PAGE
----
Update: The corner store was demolished in 2008; the house in the last photo was demolished in November 2013. Many of the other buildings shown have either been demolished or hit hard by brick thieves.. This is still a ridiculous and unnecessary loss. Revised in October 2018 with new links and text. There is a building similar to this one in the Gravois Park neighborhood that was renovated in 2018.
Due to considerable buzz from numerous other blogs on St. Louis architecture, I learned of the impending demolition of a unique ensemble of buildings at the corner of St. Louis Ave and Glasgow Ave in the JeffVanderLou neighborhood. Here is a bird’s eye view of the intersection before demolition began. The intersection’s bizarre angles seem to be the product of the cobbling together of separate additions to the city that had been developed privately with little regard to matching up perfectly. St. Louis Ave is an example of a street that planners “made” out of several old streets.
I was under the impression that all of the buildings on the southeast corner were doomed, but when I arrived on Saturday afternoon, the Italianate corner store was still standing, albeit with all of its windows smashed out and lying in jagged pieces all over the entire corner, with little regard to the safety of children in the area.
In the picture below, the outline of the two devastated neighbors of the corner store survive; the ground has been carefully smoothed and covered with hay–like any grass is going to grow in January. Apparently the corner store is safe for the time being, though it seems to have received immense shock when the attached buildings were knocked down, as evidenced in the shattered windows.
The side of the store building, facing Glasgow Ave, is unadorned, but I can only imagine the amount of light that must have shone into the interior of this building when it was occupied by perhaps the owner of the store below.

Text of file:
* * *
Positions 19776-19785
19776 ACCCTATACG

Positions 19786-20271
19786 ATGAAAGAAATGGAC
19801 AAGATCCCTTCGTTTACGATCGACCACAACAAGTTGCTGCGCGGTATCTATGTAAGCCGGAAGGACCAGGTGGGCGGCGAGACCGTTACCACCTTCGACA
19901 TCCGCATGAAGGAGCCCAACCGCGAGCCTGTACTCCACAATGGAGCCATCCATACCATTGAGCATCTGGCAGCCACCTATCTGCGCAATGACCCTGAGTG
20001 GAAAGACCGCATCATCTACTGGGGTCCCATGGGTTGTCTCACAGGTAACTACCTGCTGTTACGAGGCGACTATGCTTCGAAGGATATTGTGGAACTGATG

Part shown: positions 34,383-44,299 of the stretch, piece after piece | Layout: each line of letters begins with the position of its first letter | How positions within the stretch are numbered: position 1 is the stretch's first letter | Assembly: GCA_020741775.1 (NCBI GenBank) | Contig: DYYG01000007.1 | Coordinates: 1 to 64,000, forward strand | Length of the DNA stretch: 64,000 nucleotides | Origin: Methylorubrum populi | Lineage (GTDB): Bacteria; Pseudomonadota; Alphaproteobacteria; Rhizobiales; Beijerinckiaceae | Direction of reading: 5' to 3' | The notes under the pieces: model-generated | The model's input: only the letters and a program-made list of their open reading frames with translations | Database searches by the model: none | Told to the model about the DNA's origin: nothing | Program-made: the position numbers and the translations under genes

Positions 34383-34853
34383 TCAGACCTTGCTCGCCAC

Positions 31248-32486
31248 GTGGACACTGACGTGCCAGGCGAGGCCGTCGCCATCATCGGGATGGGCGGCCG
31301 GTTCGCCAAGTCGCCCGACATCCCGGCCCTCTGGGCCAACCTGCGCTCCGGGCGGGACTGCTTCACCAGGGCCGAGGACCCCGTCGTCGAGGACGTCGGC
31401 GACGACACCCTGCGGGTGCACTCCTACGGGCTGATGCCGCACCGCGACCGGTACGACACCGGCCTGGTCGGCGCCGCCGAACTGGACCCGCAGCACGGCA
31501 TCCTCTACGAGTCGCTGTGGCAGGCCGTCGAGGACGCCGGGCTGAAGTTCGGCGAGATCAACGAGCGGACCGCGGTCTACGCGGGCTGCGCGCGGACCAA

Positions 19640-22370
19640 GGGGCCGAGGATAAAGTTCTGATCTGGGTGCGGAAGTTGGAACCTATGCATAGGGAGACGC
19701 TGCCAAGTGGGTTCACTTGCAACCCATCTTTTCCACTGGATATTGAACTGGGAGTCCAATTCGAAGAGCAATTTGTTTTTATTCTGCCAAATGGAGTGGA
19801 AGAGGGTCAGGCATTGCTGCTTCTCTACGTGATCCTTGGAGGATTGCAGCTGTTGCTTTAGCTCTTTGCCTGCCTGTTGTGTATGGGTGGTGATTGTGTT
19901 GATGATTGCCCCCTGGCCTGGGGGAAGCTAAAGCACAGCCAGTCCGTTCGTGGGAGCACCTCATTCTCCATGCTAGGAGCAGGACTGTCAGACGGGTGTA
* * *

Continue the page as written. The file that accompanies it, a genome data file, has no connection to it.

The back staircase is a perfect example of building with untreated wood; the support post has literally twisted 360 degrees around and it no longer attached to its footing on the ground. My parents were particularly impressed with the precarious decay of the stairs that seem to be holding on by a thread.
Back to the Italianate detail of the front, public side of the store. The building displays beautiful cast iron elements, such as this well preserved, stylized Ionic column that anchors the corner of the building.
Below is the cornice of the building–which unlike many examples that are slathered in 12+ layers of paint–that appears to be largely untouched by later painting; the details on the pressed tin are crisp and easily readable.
The windows, now missing their sashes, exhibit the fine proportions of Italianate buildings in America, allowing large amounts of light to stream into the building.
On the northeast corner of the same intersection sits a unique storefront that sits on a triangular lot. The building is an excellent example of how to fill a small, irregular lot. It is slightly damaged, and is rather mysteriously missing a rectangular section of masonry between the two upstairs windows.
The next door neighbor, apparently built earlier than the triangular store, is a wonderful Italianate townhouse that looks pretty much abandoned, but not beyond repair. One has to wonder if the owner of the townhouse was not too thrilled to have the storefront go into the lot next to it. Perhaps the house had already become a boarding house by then.
The western corners of the intersection return to larger lots with townhouses and single family homes. The northwest corner is very well preserved, with all of its houses occupied legally.
The southwest corner still has an Italianate rowhouse, but it appears to be abandoned.